If the coin is fair, then \(\mathbb{P}_2\) does not satisfy the frequentist definition nor the Laplace definition, since the outcomes are not equally likely. However, it does verify the Kolmogorov axiomatic definition. Several probability functions, as well as several probability spaces, are mathematically possible! But, of course, ones are more sensible than others according to the random experiment they are modeling.

**Example 1.5 **We can define a probability function for the second experiment of Example 1.1, with the measurable space \((\Omega,\mathcal{P}(\Omega)),\) in the following way:

- For the individual outcomes, the probability is defined as

\[\begin{align*} \begin{array}{lllll} &\mathbb{P}(\{0\}):=0.018, &\mathbb{P}(\{1\}):=0.074, &\mathbb{P}(\{2\}):=0.149, \\ &\mathbb{P}(\{3\}):=0.193, &\mathbb{P}(\{4\}):=0.194, &\mathbb{P}(\{5\}):=0.159, \\ &\mathbb{P}(\{6\}):=0.106, &\mathbb{P}(\{7\}):=0.057, &\mathbb{P}(\{8\}):=0.028, \\ &\mathbb{P}(\{9\}):=0.022, &\mathbb{P}(\emptyset):=0, &\mathbb{P}(\{i\}):=0,\ \forall i>9. \end{array} \end{align*}\]

- For subsets of \(\Omega\) with more than one element, its probability is defined as the sum of probabilities of the individual outcomes belonging to each subset. This is, if \(A=\{a_1,\ldots,a_n\},\) with \(a_i\in \Omega,\) then the probability of \(A\) is

\[\begin{align*} \mathbb{P}(A):=\sum_{i=1}^n \mathbb{P}(\{a_i\}). \end{align*}\]

This probability function indeed satisfies the Kolmogorov axiomatic definition.

**Example 1.6 **Consider a modification of the first experiment described in Example 1.1, where now \(\xi=\) “Toss a coin two times”. Then,

\[\begin{align*} \Omega=\{\mathrm{HH},\mathrm{HT},\mathrm{TH},\mathrm{TT}\}. \end{align*}\]

We define

\[\begin{align*} \mathcal{A}_1=\{\emptyset,\{\mathrm{HH}\},\ldots,\{\mathrm{HH},\mathrm{HT}\},\ldots,\{\mathrm{HH},\mathrm{HT},\mathrm{TH}\},\ldots,\Omega\}=\mathcal{P}(\Omega). \end{align*}\]

Recall that the cardinality of \(\mathcal{P}(\Omega)\) is \(\#\mathcal{P}(\Omega)=2^{\#\Omega}.\) This can be easily checked for this example by adding how many events comprised by \(0\leq k\leq4\) outcomes are possible: \(\binom{4}{0}+\binom{4}{1}+\binom{4}{2}+\binom{4}{3}+\binom{4}{4}=(1+1)^4\) (Newton’s binomial). For the measurable space \((\Omega,\mathcal{A}_1),\) a probability function \(\mathbb{P}:\mathcal{A}_1\rightarrow[0,1]\) can be defined as

\[\begin{align*} \mathbb{P}(\{\omega\}):=1/4,\quad \forall \omega\in\Omega. \end{align*}\]

Then, \(\mathbb{P}(A)=\sum_{\omega\in A}\mathbb{P}(\{\omega\}),\) \(\forall A\in\mathcal{A}_1.\) This is a valid probability that satisfies the three Kolmogorov’s axioms (and also the frequentist and Laplace definitions) and therefore \((\Omega,\mathcal{A}_1,\mathbb{P})\) is a probability space.

Another possible \(\sigma\)-algebra for \(\xi\) is \(\mathcal{A}_2=\{\emptyset,\{\mathrm{HH}\},\{\mathrm{HT,TH,TT}\},\Omega\},\) for which \(\mathbb{P}\) is well-defined. Then, another perfectly valid probability space is \((\Omega,\mathcal{A}_2,\mathbb{P}).\) This probability space would not make too much sense for modelling \(\xi,\) since it assumes that the outcome \(\mathrm{HT}\) is impossible, as \(\mathbb{P}(\{\mathrm{HT}\})\) is not defined.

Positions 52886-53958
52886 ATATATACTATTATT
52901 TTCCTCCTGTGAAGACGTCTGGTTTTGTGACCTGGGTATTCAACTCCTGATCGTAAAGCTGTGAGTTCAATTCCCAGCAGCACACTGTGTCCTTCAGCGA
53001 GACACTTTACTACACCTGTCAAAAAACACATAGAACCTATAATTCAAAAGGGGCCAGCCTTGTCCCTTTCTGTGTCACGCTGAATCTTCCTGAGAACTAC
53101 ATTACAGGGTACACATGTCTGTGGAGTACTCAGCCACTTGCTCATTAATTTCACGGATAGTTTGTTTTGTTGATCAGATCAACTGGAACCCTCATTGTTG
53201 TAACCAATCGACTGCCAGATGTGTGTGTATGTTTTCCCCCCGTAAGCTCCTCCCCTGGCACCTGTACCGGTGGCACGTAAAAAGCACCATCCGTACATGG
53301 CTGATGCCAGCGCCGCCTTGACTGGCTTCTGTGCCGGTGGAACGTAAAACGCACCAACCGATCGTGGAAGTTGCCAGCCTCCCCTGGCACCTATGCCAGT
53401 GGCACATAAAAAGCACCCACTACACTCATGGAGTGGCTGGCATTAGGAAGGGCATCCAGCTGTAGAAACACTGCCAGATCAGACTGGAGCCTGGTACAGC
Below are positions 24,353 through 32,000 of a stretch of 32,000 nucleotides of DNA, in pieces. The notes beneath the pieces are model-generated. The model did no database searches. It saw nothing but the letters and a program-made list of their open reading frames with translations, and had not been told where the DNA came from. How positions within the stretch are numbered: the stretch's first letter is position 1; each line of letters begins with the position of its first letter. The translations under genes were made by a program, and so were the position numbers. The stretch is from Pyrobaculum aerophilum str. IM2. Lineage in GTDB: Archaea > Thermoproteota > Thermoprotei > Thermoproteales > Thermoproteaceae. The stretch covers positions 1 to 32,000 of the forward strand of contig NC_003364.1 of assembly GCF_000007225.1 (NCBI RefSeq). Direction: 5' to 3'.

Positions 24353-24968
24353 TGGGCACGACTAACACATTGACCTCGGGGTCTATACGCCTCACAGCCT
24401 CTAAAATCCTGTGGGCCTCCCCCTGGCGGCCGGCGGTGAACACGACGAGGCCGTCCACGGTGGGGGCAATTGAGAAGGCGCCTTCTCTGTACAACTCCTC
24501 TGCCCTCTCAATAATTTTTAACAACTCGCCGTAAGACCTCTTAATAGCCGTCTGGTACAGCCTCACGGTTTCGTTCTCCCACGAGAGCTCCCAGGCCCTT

**Proposition 1.1 (Basic probability results) **Let \((\Omega,\mathcal{A},\mathbb{P})\) be a probability space and \(A,B\in\mathcal{A}.\)

- Probability of the union: \(\mathbb{P}(A\cup B)=\mathbb{P}(A)+\mathbb{P}(B)-\mathbb{P}(A\cap B).\)
- De Morgan’s rules: \(\mathbb{P}(\overline{A\cup B})=\mathbb{P}(\overline{A}\cap \overline{B}),\) \(\mathbb{P}(\overline{A\cap B})=\mathbb{P}(\overline{A}\cup \overline{B}).\)

### 1.1.4 Conditional probability

Conditioning one event on another allows establishing the dependence between them via the conditional probability function.

**Definition 1.11 (Conditional probability) **Let \((\Omega,\mathcal{A},\mathbb{P})\) be a probability space and \(A,B\in\mathcal{A}\) with \(\mathbb{P}(B)>0.\) The *conditional probability of \(A\) given \(B\)* is defined as

\[\begin{align} \mathbb{P}(A|B):=\frac{\mathbb{P}(A\cap B)}{\mathbb{P}(B)}.\tag{1.1} \end{align}\]

**Definition 1.12 (Independent events) **Let \((\Omega,\mathcal{A},\mathbb{P})\) be a probability space and \(A,B\in\mathcal{A}.\) Two events are said to be *independent* if \(\mathbb{P}(A\cap B)=\mathbb{P}(A)\mathbb{P}(B).\)

Equivalently, \(A,B\in\mathcal{A}\) such that \(\mathbb{P}(A),\mathbb{P}(B)>0\) are independent if \(\mathbb{P}(A|B)=\mathbb{P}(A)\) or \(\mathbb{P}(B|A)=\mathbb{P}(B)\) (i.e., knowing one event does not affect the probability of the other). Computing probabilities of intersections, if the events are independent, is trivial. The following results are useful for working with conditional probabilities.

**Proposition 1.2 (Basic conditional probability results) **Let \((\Omega,\mathcal{A},\mathbb{P})\) be a probability space.

- Law of total probability: If \(A_1,\ldots,A_k\) is a
*partition*of \(\Omega\) (i.e., \(\Omega=\cup_{i=1}^kA_i\) and \(A_i\cap A_j=\emptyset\) for \(i\neq j\)) that belongs to \(\mathcal{A},\) \(\mathbb{P}(A_i)>0\) for \(i=1,\ldots,k,\) and \(B\in\mathcal{A},\) then \[\begin{align*} \mathbb{P}(B)=\sum_{i=1}^k\mathbb{P}(B|A_i)\mathbb{P}(A_i). \end{align*}\] - Bayes’ theorem:
^{2}If \(A_1,\ldots,A_k\) is a partition of \(\Omega\) that belongs to \(\mathcal{A},\) \(\mathbb{P}(A_i)>0\) for \(i=1,\ldots,k,\) and \(B\in\mathcal{A}\) is such that \(\mathbb{P}(B)>0,\) then \[\begin{align*} \mathbb{P}(A_i|B)=\frac{\mathbb{P}(B|A_i)\mathbb{P}(A_i)}{\sum_{j=1}^k\mathbb{P}(B|A_j)\mathbb{P}(A_j)}. \end{align*}\]

Proving the previous results is not difficult. Also, learning how to do it is a good way of always remembering them.

Note this definition frees the mathematical meaning of

*probability*from the “tyranny” of the random experiment by abstracting the concept of probability.↩︎“Theorem” might be an overstatement for this result, which is obtained from two lines of mathematics. That’s why it is many times known as the Bayes

*formula*.↩︎